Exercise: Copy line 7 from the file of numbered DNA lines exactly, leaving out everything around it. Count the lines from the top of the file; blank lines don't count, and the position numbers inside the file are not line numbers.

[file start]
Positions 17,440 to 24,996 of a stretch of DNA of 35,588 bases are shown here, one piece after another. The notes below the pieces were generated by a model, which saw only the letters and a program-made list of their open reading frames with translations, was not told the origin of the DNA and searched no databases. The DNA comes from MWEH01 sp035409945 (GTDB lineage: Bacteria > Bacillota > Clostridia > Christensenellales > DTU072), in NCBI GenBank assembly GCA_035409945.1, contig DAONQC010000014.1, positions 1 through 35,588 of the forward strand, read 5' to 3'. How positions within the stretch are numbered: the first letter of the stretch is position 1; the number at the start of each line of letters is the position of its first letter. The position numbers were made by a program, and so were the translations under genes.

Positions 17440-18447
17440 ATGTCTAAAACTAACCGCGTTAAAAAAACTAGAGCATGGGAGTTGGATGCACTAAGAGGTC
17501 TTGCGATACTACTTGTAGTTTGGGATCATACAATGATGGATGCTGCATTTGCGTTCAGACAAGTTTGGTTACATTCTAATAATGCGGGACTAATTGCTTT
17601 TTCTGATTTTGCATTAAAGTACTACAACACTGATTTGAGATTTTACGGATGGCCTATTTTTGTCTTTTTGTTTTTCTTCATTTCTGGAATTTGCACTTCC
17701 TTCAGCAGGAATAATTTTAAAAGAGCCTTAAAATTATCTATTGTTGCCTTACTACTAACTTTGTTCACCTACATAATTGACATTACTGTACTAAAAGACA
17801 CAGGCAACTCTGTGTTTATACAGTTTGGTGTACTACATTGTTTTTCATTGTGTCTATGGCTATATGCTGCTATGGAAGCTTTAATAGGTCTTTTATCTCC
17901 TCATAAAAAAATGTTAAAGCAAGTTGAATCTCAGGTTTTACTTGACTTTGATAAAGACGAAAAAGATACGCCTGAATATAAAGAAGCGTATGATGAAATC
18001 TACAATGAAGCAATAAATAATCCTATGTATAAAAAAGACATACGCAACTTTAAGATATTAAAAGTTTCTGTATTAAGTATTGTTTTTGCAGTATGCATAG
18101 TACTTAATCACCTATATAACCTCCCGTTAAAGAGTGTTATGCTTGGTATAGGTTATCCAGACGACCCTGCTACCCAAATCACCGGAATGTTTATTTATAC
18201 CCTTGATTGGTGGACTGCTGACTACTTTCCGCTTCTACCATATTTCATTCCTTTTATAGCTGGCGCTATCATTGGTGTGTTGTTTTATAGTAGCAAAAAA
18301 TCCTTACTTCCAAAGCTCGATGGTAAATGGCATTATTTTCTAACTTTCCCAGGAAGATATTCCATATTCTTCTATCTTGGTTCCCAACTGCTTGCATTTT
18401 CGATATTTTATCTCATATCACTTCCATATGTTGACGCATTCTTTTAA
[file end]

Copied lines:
17801 CAGGCAACTCTGTGTTTATACAGTTTGGTGTACTACATTGTTTTTCATTGTGTCTATGGCTATATGCTGCTATGGAAGCTTTAATAGGTCTTTTATCTCC